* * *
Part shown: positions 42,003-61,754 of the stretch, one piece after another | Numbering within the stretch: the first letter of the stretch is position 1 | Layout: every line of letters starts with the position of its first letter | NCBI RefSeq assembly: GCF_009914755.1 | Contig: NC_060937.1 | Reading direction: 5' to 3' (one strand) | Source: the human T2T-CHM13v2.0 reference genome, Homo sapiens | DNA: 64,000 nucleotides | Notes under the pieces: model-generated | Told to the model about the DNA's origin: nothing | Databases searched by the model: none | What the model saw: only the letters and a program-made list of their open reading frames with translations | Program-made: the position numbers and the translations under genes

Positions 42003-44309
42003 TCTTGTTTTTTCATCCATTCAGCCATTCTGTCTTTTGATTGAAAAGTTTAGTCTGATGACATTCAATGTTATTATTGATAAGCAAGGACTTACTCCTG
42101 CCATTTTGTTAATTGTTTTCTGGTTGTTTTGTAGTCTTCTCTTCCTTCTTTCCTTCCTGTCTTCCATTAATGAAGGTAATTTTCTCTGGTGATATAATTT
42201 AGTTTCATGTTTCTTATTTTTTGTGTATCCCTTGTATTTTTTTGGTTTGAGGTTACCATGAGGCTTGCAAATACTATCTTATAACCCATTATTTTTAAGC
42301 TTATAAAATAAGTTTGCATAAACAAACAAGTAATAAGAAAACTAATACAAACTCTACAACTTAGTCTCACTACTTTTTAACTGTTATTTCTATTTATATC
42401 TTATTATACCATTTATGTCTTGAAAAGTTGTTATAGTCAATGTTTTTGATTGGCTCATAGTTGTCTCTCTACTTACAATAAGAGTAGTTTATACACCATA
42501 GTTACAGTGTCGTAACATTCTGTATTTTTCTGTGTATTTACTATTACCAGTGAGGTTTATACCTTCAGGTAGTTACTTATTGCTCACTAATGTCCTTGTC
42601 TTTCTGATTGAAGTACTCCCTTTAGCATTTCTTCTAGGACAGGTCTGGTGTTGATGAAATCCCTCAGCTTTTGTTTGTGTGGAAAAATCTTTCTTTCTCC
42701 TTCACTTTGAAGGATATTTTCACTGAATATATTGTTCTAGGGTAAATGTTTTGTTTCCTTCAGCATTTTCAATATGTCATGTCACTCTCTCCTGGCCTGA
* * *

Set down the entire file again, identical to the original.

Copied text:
Part shown: positions 42,003-61,754 of the stretch, one piece after another | Numbering within the stretch: the first letter of the stretch is position 1 | Layout: every line of letters starts with the position of its first letter | NCBI RefSeq assembly: GCF_009914755.1 | Contig: NC_060937.1 | Reading direction: 5' to 3' (one strand) | Source: the human T2T-CHM13v2.0 reference genome, Homo sapiens | DNA: 64,000 nucleotides | Notes under the pieces: model-generated | Told to the model about the DNA's origin: nothing | Databases searched by the model: none | What the model saw: only the letters and a program-made list of their open reading frames with translations | Program-made: the position numbers and the translations under genes

Positions 42003-44309
42003 TCTTGTTTTTTCATCCATTCAGCCATTCTGTCTTTTGATTGAAAAGTTTAGTCTGATGACATTCAATGTTATTATTGATAAGCAAGGACTTACTCCTG
42101 CCATTTTGTTAATTGTTTTCTGGTTGTTTTGTAGTCTTCTCTTCCTTCTTTCCTTCCTGTCTTCCATTAATGAAGGTAATTTTCTCTGGTGATATAATTT
42201 AGTTTCATGTTTCTTATTTTTTGTGTATCCCTTGTATTTTTTTGGTTTGAGGTTACCATGAGGCTTGCAAATACTATCTTATAACCCATTATTTTTAAGC
42301 TTATAAAATAAGTTTGCATAAACAAACAAGTAATAAGAAAACTAATACAAACTCTACAACTTAGTCTCACTACTTTTTAACTGTTATTTCTATTTATATC
42401 TTATTATACCATTTATGTCTTGAAAAGTTGTTATAGTCAATGTTTTTGATTGGCTCATAGTTGTCTCTCTACTTACAATAAGAGTAGTTTATACACCATA
42501 GTTACAGTGTCGTAACATTCTGTATTTTTCTGTGTATTTACTATTACCAGTGAGGTTTATACCTTCAGGTAGTTACTTATTGCTCACTAATGTCCTTGTC
42601 TTTCTGATTGAAGTACTCCCTTTAGCATTTCTTCTAGGACAGGTCTGGTGTTGATGAAATCCCTCAGCTTTTGTTTGTGTGGAAAAATCTTTCTTTCTCC
42701 TTCACTTTGAAGGATATTTTCACTGAATATATTGTTCTAGGGTAAATGTTTTGTTTCCTTCAGCATTTTCAATATGTCATGTCACTCTCTCCTGGCCTGA